Ubuntu will, IIRC, ask you during the install process if you want to install such things, and Linux Mint comes with the media codecs by default. For other distributions you should research this issue.

    Fedora and Ubuntu are the "big" distros, more or less, although Mageia seems to be climbing up DistroWatch lately. I had written off that project as dead when its Corporate Overlord bit the dust, but it's probably worth checking out. I hope I may say with enough accuracy that it is of similar quality to OpenSuse.

    Fedora and Ubuntu have the biggest corporate backing and are likely to represent the most polished experiences. Ubuntu has its own way of doing things, most notably they have implemented at least two desktop environments (Unity and UNR) and their own startup process. Startup tends to be one of those big differences between distributions, but it's something you can safely ignore as a n00b user.

    Fedora and Ubuntu use incompatible packaging systems, which tends to be irrelevant for a couple of reasons that aren't worth going over here. Generally you should figure that [a] any distro that is described as being derived from any other distro is package-compatible, and [b] it's very uncommon to need to install a package outside of your distribution's package management tools. We don't download software off websites, pretty much everything that you would ever want to install comes in the box.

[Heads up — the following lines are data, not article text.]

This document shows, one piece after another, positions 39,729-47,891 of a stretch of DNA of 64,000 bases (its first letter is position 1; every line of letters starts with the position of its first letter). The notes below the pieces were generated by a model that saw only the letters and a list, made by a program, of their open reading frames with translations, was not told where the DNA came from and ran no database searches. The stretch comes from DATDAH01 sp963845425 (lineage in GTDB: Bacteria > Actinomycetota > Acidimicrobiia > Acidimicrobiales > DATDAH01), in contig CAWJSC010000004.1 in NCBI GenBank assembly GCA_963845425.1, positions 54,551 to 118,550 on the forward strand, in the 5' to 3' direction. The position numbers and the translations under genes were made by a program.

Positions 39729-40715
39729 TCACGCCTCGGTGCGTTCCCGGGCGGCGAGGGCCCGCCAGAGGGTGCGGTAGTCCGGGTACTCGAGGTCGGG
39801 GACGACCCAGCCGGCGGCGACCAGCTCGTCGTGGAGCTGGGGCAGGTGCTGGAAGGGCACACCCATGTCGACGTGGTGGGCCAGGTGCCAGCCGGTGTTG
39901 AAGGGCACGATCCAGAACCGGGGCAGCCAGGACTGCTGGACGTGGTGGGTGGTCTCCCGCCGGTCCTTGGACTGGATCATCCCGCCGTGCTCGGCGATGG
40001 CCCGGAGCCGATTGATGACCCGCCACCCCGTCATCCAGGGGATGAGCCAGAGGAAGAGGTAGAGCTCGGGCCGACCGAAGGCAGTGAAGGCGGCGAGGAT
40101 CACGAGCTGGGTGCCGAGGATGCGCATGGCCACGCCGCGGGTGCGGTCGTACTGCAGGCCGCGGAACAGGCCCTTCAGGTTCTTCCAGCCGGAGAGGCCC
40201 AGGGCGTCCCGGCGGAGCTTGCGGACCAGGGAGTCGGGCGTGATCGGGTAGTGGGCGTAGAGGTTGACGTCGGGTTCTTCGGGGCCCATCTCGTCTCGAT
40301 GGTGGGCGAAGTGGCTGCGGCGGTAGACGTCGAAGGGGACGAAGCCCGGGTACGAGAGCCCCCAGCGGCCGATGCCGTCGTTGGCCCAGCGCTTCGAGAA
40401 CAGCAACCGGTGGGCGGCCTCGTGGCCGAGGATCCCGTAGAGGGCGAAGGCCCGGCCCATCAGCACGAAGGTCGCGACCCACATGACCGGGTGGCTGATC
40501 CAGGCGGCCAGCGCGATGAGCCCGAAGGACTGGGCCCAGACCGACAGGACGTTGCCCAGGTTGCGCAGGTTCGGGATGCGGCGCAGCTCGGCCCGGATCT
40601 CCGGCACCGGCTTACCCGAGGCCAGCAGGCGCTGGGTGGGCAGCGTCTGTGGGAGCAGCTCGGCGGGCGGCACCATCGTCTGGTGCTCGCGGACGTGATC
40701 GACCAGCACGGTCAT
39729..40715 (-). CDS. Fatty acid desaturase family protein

It's hard to come up with too many more big important differences between these things, really. Desktop environments make a pretty big difference. Distros, not so much, especially among the big players.

    Oh, and I forgot to mention. If you ever want to give yourself a real education in Linux, try Linux From Scratch. You'll probably even survive the experience. By contrast, slackware will be a friendly and trivial introduction, and Gentoo... ...sorry, my Gentoo joke is still compiling :(